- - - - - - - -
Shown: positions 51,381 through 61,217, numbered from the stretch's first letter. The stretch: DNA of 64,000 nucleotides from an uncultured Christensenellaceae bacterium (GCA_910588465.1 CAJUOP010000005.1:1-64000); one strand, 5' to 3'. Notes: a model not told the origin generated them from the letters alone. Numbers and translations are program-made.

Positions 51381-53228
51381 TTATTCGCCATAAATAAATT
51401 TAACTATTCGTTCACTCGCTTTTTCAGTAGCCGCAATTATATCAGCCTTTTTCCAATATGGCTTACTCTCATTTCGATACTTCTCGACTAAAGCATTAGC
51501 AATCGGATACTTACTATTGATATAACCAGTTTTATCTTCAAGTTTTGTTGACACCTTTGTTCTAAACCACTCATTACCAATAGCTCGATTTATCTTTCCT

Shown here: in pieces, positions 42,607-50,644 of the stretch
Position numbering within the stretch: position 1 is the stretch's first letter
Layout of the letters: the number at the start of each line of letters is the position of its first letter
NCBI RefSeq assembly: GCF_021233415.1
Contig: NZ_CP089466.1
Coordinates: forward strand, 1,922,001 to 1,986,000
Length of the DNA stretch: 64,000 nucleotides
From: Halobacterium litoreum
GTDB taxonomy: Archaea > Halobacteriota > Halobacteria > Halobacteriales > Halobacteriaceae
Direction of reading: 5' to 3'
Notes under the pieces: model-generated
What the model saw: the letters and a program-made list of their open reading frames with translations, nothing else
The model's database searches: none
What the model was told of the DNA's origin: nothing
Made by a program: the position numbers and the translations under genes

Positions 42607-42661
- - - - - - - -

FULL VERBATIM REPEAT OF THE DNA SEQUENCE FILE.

Shown: positions 51,381 through 61,217, numbered from the stretch's first letter. The stretch: DNA of 64,000 nucleotides from an uncultured Christensenellaceae bacterium (GCA_910588465.1 CAJUOP010000005.1:1-64000); one strand, 5' to 3'. Notes: a model not told the origin generated them from the letters alone. Numbers and translations are program-made.

Positions 51381-53228
51381 TTATTCGCCATAAATAAATT
51401 TAACTATTCGTTCACTCGCTTTTTCAGTAGCCGCAATTATATCAGCCTTTTTCCAATATGGCTTACTCTCATTTCGATACTTCTCGACTAAAGCATTAGC
51501 AATCGGATACTTACTATTGATATAACCAGTTTTATCTTCAAGTTTTGTTGACACCTTTGTTCTAAACCACTCATTACCAATAGCTCGATTTATCTTTCCT

Shown here: in pieces, positions 42,607-50,644 of the stretch
Position numbering within the stretch: position 1 is the stretch's first letter
Layout of the letters: the number at the start of each line of letters is the position of its first letter
NCBI RefSeq assembly: GCF_021233415.1
Contig: NZ_CP089466.1
Coordinates: forward strand, 1,922,001 to 1,986,000
Length of the DNA stretch: 64,000 nucleotides
From: Halobacterium litoreum
GTDB taxonomy: Archaea > Halobacteriota > Halobacteria > Halobacteriales > Halobacteriaceae
Direction of reading: 5' to 3'
Notes under the pieces: model-generated
What the model saw: the letters and a program-made list of their open reading frames with translations, nothing else
The model's database searches: none
What the model was told of the DNA's origin: nothing
Made by a program: the position numbers and the translations under genes

Positions 42607-42661